The FBI has reportedly acknowledged that in a majority of cases it investigates, the agency is able to unlock and access user data on computers and phones. According to the agency's general counsel Jim Baker, the FBI is also able to access data from devices of local and state police. In 2016, in over 80% of cases investigated, the bureau was able to unlock devices and obtain data.
In the past year, the FBI's forensic analysis team has come across password/passcode protected devices in 2,095 out of 6,814 cases, a mere 13%, Motherboard reported. In a public meeting on encryption, which took place on 11 November in Washington DC, Baker reportedly disclosed that even within the relatively small percentage of 2,095 devices, the bureau was able to unlock devices in 1,210 cases. The agency was unable to unlock around 880 devices, indicating that in some 87% cases, it was still able to access user data.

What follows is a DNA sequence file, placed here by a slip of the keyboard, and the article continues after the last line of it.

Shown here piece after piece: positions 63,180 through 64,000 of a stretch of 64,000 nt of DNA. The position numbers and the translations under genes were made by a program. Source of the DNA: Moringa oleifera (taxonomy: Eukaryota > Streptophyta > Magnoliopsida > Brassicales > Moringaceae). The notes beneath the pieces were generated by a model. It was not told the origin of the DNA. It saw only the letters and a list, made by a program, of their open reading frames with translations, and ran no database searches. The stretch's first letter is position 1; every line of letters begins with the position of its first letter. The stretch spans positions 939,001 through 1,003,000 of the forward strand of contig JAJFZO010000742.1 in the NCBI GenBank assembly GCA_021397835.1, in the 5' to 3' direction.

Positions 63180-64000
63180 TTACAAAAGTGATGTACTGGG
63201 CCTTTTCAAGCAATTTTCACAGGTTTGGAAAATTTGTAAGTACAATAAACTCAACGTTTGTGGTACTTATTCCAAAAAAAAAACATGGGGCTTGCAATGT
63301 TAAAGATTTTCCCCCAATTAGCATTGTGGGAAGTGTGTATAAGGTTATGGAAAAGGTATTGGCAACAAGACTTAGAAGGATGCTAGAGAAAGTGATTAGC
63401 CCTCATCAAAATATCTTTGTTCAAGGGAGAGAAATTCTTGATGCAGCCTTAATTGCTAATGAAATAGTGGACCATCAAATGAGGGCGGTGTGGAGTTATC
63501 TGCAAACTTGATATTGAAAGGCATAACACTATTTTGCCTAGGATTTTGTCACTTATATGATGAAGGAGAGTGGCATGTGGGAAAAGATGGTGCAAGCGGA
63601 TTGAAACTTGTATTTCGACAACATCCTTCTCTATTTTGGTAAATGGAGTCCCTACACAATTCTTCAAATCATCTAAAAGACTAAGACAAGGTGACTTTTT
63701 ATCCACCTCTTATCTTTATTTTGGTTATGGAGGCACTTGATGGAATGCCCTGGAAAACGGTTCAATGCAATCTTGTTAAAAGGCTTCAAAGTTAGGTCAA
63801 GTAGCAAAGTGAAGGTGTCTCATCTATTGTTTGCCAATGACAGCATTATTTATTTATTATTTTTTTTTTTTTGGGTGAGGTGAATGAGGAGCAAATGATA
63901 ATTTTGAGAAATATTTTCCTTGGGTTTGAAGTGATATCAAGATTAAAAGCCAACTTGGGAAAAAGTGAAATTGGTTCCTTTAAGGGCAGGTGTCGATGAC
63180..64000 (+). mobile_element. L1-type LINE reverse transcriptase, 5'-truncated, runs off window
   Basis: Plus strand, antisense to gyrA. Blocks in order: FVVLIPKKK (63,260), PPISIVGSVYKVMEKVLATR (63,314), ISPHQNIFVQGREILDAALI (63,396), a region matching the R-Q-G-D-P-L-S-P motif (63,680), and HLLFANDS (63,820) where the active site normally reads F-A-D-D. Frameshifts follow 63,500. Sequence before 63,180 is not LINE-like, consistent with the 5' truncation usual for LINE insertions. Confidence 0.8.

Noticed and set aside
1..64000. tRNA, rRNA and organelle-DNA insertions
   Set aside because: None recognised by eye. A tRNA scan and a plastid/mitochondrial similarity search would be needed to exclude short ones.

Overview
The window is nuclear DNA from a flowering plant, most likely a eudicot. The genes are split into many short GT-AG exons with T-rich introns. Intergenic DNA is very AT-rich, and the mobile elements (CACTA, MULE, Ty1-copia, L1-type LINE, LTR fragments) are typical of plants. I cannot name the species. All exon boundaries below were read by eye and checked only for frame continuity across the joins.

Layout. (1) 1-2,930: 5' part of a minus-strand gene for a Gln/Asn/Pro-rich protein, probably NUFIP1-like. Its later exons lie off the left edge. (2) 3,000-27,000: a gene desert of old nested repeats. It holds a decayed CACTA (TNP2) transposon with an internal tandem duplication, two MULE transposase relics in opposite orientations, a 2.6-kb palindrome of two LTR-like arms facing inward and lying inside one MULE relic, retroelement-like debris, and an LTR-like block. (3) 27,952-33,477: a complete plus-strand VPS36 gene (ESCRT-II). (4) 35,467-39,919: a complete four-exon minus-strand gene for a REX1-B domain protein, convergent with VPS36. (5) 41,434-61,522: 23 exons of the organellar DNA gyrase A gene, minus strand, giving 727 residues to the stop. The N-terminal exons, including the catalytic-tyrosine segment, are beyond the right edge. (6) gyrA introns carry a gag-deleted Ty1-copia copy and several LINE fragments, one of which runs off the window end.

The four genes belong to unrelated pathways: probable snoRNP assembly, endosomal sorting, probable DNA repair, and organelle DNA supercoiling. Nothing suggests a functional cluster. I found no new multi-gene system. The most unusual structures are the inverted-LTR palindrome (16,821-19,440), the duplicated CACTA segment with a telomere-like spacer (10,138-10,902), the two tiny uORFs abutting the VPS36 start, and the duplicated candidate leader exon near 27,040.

The disclosures bring to light the FBI's arguments on the need for backdoors on encryption and the fears it raised about "going dark", during its heated and most public battle with Apple earlier in the year. The revelations, however, indicate that despite the FBI's insistence on how encryption can obstruct criminal investigations, the agency's imperative need to push back encryption may not be as vital as it claimed.
"These numbers demonstrate that even with encryption turned on by default on all newer iPhones and some Android phones, it is posing a problem in a relatively small number of cases — while that same encryption is presumably preventing a wide range of crimes," said Kevin Bankston, the director of the New America Foundation's Open Technology Institute.
An FBI spokesperson refrained from either confirming or denying the numbers stated by Baker at the meeting. "885 or 886 devices the FBI was not able to access in [Fiscal Year 2016] does sound about right," the spokesperson said, adding: "I would suggest that is hardly an insignificant number."
According to surveillance expert and blogger Marcy Wheeler, the FBI's claim about a 13% failure rate of getting into devices is "bogus" as the numbers were "not a measure of how encryption thwarted the FBI".